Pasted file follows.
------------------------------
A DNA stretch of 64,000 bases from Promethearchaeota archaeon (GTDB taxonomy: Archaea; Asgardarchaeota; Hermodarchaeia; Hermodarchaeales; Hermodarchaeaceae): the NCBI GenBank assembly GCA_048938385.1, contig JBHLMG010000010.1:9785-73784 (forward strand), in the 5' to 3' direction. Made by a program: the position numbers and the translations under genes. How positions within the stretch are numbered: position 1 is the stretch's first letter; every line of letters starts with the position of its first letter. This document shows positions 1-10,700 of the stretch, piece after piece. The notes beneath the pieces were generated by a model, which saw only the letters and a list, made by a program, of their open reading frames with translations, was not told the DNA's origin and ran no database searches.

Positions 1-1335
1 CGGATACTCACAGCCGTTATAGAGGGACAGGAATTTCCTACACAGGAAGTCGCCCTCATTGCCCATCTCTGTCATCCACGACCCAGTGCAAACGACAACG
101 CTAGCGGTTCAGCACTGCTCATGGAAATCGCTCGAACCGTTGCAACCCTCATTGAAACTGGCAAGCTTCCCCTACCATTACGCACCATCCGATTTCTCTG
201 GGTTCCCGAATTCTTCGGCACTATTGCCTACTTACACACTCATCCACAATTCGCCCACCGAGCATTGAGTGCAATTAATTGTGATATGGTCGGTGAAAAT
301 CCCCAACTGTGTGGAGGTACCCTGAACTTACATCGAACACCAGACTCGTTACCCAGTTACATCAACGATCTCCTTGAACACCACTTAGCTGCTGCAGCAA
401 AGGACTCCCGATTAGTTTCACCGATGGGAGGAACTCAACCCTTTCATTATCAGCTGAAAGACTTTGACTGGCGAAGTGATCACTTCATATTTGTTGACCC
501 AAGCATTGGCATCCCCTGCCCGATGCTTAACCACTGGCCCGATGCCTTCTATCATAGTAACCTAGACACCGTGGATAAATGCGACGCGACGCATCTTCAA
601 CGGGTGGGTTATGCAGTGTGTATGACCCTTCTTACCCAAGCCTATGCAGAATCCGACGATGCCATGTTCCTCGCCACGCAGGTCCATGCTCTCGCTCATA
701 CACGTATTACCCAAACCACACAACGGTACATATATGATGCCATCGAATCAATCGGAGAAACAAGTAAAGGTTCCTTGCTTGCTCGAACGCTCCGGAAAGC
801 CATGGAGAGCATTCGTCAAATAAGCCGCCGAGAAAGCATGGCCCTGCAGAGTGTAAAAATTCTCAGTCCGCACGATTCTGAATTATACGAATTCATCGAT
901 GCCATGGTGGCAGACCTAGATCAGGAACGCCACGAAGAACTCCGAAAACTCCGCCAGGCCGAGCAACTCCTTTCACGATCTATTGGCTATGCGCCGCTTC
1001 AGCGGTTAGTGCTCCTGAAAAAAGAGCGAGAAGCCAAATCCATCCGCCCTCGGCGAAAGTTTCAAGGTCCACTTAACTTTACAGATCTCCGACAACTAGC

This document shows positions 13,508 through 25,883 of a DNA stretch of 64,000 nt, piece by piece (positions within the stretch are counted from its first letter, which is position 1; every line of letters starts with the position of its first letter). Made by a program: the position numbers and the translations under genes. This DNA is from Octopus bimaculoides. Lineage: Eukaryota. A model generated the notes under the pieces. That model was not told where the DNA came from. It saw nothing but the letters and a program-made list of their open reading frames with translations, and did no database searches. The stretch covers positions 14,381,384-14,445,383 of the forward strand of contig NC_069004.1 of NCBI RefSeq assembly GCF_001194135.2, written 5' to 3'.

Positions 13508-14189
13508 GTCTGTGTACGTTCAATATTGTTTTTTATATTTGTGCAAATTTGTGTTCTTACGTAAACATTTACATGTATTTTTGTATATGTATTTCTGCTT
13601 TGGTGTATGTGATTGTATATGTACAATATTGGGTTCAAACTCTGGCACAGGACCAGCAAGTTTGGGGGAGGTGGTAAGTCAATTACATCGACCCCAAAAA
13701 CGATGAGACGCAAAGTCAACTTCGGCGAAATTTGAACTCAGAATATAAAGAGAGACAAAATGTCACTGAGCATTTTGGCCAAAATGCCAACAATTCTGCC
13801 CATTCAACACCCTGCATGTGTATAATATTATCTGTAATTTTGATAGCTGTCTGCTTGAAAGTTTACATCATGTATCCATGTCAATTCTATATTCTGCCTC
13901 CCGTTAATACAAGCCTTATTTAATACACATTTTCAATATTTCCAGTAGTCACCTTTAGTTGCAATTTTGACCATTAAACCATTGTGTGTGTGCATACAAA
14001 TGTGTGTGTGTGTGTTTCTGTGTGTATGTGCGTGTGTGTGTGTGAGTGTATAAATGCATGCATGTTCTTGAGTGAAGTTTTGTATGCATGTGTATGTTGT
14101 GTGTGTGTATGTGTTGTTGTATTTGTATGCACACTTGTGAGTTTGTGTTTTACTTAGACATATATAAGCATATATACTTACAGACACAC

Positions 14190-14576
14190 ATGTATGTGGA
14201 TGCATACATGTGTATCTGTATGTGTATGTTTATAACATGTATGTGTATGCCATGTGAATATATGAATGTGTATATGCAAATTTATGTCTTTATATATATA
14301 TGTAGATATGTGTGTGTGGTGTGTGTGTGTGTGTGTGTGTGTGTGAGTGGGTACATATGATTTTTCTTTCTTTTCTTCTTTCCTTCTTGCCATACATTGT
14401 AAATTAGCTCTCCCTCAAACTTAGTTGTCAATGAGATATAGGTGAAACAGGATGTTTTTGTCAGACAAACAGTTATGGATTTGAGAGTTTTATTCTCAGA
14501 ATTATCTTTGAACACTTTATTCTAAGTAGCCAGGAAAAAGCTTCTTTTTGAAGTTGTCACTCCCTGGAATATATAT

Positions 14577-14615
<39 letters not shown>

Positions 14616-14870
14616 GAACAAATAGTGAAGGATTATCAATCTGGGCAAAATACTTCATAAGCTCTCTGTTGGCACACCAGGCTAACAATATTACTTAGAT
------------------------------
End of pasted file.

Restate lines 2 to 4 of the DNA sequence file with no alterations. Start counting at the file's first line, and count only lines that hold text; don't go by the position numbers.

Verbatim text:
Positions 1-1335
1 CGGATACTCACAGCCGTTATAGAGGGACAGGAATTTCCTACACAGGAAGTCGCCCTCATTGCCCATCTCTGTCATCCACGACCCAGTGCAAACGACAACG
101 CTAGCGGTTCAGCACTGCTCATGGAAATCGCTCGAACCGTTGCAACCCTCATTGAAACTGGCAAGCTTCCCCTACCATTACGCACCATCCGATTTCTCTG